In an opinion, the event or condition expressed is not a factual representation. The event or condition expressed has not occurred and does not exist at the time the opinion is given. Alternatively, a fact is an existing condition, presently known or knowable by the agent, due to the ready availability of data or information.

Facts are the subject of disclosure rules, not the rules of opinion. However, “guesstimates” and wishful assumptions are not opinion.

Special circumstances may impose liability

An opinion is a belief that is honestly held. It is based on a reasonable, although sometimes faulty, analysis by the agent giving the opinion of property information known or readily available. The opinion does not by itself create any liability if the event does not occur.

However, several special circumstances may raise an agent’s statement to the status of a misrepresentation.

If special circumstances exist, the broker and their agent are exposed to liability for the losses caused by the failure of the predicted event, activity or condition to occur.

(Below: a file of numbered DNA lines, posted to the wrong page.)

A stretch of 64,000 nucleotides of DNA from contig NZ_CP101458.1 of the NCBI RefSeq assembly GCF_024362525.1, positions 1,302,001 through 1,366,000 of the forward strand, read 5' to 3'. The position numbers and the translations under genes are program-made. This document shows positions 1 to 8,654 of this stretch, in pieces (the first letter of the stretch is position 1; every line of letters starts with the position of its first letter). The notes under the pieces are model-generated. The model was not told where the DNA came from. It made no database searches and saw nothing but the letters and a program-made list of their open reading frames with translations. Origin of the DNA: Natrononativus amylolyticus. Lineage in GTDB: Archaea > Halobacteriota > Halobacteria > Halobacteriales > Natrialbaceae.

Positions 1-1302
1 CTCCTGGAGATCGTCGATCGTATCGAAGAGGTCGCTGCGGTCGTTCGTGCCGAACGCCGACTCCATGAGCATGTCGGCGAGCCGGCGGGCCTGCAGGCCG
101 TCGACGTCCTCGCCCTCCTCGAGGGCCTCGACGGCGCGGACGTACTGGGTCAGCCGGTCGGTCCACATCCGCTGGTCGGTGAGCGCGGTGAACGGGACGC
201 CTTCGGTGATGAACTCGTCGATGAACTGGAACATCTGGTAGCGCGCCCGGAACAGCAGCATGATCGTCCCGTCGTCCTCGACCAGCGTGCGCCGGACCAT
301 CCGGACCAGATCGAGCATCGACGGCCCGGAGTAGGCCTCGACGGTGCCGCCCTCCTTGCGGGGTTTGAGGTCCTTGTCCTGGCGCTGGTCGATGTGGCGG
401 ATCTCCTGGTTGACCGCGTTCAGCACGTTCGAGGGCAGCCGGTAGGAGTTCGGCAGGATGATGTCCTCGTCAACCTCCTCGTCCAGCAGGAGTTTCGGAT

Special circumstances which may cause a failed prediction to be an actionable misrepresentation include:

  • an opinion given by an agent to a person they owe a fiduciary duty, such as between the agent and their seller or their buyer [Ford v. Cournale (1973) 36 CA3d 172];
  • an opinion given to a buyer by a seller’s agent who holds themselves out as specially qualified about the subject matter of the transaction [Pacesetter Homes, Inc. v. Brodkin (1970) 5 CA3d 206];